Solidifying the leadership position on a team is vital for success. But it's not easy being a leader, and often it's a task too tall for one man to tackle.
Enter Coach Mark Dantonio's Unity Council, a group of 16 Michigan State football players elected by their teammates to fill the leadership position for the Spartans. The council, which includes players from each class, meets with Coach Dantonio every week to ensure that standards for conduct, both on and off the field, are being upheld by all members of the team.
"A lot of times, leaders are born out of crisis situations," Dantonio says. "Our players are gravitating toward leadership…and are trying to be accountable to each other."
The Unity Council was formed after three tumultuous seasons, starting in 2007, when Dantonio took the helm in East Lansing. In 2009, the Spartans failed to live up to expectations, and an on-campus altercation resulted in the suspension of 11 players.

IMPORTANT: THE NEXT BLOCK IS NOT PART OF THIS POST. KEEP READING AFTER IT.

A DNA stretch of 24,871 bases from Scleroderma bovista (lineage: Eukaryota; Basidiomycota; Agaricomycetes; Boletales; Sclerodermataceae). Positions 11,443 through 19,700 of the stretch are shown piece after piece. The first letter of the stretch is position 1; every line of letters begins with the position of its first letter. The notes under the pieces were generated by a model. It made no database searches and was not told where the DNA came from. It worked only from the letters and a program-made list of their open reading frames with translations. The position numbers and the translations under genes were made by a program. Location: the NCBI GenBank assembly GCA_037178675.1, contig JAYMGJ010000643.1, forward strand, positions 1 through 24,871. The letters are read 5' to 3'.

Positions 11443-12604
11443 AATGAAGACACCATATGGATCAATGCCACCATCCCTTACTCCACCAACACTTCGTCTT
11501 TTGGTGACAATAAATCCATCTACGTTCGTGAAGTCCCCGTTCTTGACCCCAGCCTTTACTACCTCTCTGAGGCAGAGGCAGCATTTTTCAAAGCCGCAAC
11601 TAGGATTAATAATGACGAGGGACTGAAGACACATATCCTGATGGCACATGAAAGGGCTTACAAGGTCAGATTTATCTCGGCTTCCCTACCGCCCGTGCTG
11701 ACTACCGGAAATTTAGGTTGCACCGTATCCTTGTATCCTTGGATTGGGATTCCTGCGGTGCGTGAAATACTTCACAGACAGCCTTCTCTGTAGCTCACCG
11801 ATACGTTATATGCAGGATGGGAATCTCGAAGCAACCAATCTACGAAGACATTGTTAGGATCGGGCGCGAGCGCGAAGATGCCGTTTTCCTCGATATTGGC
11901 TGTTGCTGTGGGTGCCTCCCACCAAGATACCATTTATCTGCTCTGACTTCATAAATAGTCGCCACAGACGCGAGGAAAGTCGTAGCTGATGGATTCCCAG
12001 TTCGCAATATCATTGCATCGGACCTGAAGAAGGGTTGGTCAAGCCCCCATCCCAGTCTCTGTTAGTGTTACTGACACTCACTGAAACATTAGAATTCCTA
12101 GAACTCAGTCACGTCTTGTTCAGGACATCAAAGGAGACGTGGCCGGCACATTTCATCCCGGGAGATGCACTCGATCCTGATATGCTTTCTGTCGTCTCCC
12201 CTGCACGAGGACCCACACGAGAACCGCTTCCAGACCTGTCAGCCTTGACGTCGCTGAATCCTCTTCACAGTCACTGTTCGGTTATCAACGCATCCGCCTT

The newly-formed council helps Dantonio handle business and manage the team off the field, enabling the rest of the Spartans to focus on their 2010 goals: winning football games and earning national respect.
For high school players, forming a group similar to the Spartans' Unity Council can serve as a great team-building tool, in addition to strengthening the player-coach bond. Take it up with your coach or his assistants. We'd be surprised if they reject the idea.
Your team can also form a leadership group among the players alone. Just don't turn the selection into a popularity contest. "It's about earning the respect of your peers," says Spartans senior linebacker and captain Greg Jones. "Nobody's going to follow someone they don't respect."
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